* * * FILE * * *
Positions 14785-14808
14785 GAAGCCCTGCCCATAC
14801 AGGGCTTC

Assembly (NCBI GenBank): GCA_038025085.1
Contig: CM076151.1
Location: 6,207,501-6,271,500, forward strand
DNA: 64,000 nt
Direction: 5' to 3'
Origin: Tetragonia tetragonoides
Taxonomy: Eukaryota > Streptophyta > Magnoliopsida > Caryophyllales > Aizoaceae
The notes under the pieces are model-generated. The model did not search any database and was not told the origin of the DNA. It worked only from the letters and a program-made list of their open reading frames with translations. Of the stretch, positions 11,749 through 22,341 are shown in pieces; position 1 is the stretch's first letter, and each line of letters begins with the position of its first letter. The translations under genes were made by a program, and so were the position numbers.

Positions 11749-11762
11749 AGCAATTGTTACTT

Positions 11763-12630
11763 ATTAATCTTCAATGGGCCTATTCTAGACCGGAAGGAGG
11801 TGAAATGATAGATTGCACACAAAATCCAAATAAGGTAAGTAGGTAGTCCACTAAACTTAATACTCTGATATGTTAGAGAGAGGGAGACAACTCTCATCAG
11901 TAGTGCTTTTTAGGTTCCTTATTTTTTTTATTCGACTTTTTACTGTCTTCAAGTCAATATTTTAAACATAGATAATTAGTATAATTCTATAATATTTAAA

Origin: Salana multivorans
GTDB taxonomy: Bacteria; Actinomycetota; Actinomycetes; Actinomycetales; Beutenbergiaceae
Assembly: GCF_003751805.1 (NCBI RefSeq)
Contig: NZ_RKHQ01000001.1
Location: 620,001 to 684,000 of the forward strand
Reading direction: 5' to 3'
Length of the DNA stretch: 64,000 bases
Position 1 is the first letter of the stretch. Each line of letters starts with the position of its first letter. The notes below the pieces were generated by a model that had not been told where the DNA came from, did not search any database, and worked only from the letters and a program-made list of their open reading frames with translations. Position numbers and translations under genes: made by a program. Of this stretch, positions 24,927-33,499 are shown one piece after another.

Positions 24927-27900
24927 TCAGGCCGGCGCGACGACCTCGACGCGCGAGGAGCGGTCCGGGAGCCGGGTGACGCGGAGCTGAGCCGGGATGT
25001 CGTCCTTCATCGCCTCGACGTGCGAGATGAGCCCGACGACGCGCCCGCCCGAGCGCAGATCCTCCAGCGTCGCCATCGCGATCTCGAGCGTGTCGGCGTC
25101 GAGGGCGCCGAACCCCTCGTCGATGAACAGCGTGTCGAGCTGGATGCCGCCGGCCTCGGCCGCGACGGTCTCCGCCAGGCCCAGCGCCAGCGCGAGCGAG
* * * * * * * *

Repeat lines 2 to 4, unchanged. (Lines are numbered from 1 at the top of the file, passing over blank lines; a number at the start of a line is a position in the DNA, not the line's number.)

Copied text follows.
14785 GAAGCCCTGCCCATAC
14801 AGGGCTTC

Assembly (NCBI GenBank): GCA_038025085.1